I’m convinced that people understand the meaning, even if it’s in French. You understand melancholy. You understand sadness, you understand happiness. And it’s enough.
California? Bonsoir. He says these words onstage to a Los Angeles audience that roars its welcome. But as Stromae brings his sound to an American audience, he remains “a reluctant star, a self-proclaimed non-celebrity.” He emphasizes, “I’m not the person who decided to make this album a success. People decided. And I’m just trying to never forget it.”
The first leg of his 2015 American tour behind him, Stromae turns his attention to his upcoming dates in Africa. The final African date will be in Kigali, the capital of Rwanda. Stromae will be returning to his father’s native country for the first time since he was a child. The artist, who was born and raised in Belgium and unreservedly claims his own identity as a Belgian, has also said he feels “40% African.” He appears both apprehensive and excited at the prospect of returning to Rwanda. “Being there again?” he asks himself with a grin, “So it’s gonna be special, I guess. It’s gonna be really deep, really important I think. ‘Cause that’s my origin. I will meet my family, family that I’ve never met and family that I met once or twice. I can imagine it’s gonna be a lot of feelings, emotions, yeah, discover again my country. My country.”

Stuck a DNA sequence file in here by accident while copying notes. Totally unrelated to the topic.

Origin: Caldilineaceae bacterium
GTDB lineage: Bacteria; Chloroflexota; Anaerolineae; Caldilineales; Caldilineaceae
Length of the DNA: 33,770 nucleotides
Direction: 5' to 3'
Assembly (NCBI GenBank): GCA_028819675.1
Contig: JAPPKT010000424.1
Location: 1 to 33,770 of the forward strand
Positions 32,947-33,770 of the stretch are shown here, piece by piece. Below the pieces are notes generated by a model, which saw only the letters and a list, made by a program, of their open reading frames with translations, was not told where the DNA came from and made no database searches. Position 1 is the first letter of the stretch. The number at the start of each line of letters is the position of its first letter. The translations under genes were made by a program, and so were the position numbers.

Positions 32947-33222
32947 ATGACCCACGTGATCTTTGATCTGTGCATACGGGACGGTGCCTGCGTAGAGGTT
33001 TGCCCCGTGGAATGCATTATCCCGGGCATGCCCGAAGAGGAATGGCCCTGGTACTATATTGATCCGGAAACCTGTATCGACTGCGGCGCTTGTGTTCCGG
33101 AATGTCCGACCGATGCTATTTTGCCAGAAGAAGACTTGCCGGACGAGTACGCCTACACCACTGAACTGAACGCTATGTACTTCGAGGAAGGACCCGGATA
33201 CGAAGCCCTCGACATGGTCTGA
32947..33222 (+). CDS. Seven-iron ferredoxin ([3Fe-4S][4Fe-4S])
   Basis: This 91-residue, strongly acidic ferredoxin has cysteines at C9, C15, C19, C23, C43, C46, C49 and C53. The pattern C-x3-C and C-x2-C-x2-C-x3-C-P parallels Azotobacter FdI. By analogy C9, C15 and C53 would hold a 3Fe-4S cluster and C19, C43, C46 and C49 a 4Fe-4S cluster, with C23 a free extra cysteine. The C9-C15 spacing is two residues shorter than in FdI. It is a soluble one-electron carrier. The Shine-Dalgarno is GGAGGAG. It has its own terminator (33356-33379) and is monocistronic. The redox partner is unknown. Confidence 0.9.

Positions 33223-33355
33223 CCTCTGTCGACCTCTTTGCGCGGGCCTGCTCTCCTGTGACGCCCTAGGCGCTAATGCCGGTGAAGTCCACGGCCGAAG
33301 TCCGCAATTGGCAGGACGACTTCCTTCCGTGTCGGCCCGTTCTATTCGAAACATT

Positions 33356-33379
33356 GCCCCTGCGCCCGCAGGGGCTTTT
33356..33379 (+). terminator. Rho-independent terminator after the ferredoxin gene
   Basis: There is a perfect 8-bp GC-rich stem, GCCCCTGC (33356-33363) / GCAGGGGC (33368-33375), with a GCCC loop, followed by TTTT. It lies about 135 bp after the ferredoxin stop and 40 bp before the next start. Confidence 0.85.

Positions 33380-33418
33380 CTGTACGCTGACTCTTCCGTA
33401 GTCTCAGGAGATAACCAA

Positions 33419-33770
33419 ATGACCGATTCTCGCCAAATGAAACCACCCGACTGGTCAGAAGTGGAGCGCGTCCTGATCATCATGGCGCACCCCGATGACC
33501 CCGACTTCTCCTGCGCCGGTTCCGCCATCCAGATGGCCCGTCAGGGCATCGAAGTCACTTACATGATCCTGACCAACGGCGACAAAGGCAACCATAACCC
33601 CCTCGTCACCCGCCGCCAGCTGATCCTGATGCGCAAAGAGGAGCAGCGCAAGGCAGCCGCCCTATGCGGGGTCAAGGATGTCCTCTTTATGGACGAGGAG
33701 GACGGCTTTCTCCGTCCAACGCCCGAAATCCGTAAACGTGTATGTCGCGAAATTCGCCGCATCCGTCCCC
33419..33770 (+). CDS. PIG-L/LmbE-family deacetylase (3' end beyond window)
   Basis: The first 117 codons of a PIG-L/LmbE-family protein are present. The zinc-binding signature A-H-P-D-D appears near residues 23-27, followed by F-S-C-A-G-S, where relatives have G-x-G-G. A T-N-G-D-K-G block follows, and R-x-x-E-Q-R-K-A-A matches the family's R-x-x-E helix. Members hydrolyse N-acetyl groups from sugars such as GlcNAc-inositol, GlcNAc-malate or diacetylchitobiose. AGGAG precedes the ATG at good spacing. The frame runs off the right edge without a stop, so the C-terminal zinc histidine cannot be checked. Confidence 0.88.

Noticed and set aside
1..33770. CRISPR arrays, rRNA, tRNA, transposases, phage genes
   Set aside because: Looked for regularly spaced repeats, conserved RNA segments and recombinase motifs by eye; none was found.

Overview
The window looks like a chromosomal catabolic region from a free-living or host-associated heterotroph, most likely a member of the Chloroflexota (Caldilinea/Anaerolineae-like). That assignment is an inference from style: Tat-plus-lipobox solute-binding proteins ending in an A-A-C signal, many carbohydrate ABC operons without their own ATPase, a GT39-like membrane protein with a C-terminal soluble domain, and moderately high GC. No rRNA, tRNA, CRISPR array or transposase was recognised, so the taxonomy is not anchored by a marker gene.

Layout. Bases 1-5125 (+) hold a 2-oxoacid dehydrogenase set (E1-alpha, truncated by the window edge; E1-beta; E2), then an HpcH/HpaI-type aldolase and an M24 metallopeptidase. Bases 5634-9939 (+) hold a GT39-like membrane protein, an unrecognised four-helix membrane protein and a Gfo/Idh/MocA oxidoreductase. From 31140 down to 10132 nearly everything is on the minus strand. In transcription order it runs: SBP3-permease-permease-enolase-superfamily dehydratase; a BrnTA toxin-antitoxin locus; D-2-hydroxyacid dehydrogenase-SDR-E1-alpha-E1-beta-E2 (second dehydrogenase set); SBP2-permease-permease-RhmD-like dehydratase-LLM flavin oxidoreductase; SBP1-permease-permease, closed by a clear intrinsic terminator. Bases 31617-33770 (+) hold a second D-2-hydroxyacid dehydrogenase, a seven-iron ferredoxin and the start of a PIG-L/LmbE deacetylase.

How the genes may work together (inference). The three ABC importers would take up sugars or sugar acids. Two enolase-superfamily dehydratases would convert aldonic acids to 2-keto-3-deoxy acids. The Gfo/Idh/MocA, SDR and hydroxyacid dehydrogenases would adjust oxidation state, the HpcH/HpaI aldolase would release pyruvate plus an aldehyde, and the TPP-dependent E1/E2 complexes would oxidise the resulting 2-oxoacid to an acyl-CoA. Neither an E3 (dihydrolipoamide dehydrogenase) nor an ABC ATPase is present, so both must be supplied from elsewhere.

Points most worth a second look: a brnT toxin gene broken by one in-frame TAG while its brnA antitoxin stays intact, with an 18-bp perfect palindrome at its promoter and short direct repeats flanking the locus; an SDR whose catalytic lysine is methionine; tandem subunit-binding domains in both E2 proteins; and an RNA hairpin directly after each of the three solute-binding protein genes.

Stromae discusses bringing his music to the US, as well as returning to Rwanda, in this video produced by Al Jazeera America for their program “America Tonight.”
— Al Jazeera America (@ajam) April 28, 2015
As Stromae prepares to return to the former Belgian colony, the country prepares to welcome him. “Stromae performing in his home city, that should be an unforgettable experience”, says Judo Kanobana, director of Positive Production, the company helping to arrange the concert. He wants the people of Rwanda to come see “our brother and our son.” Kanobana told the New Times, Rwanda’s leading English-language daily, “We’re particularly keen about this concert and we have pulled all the stops to make it unforgettable. The sound system and the stage lighting will be perfect too.” Kanobana emphasized that there is a wide range of ticket prices for the show, because “they want to give everyone an opportunity to attend.”
Rwandan fan Jean-Claude Hitimana said “June 20 is really very far. I can’t wait to witness Stromae perform on stage. I have a collection of his music and it’s a miracle that I’ll be able to watch him perform. He is a great artiste and I love all his music, and my favourite is Papaoutai. I must attend his show.”
Benoit Kalisa commented on the New Times article, “This is so great, our brother is most welcome to his father’s land and will never regret to be there. We’re very proud of him as a brother.”
For more of Stromae’s thoughts on Rwanda, Africa, and his tour there, see this interview.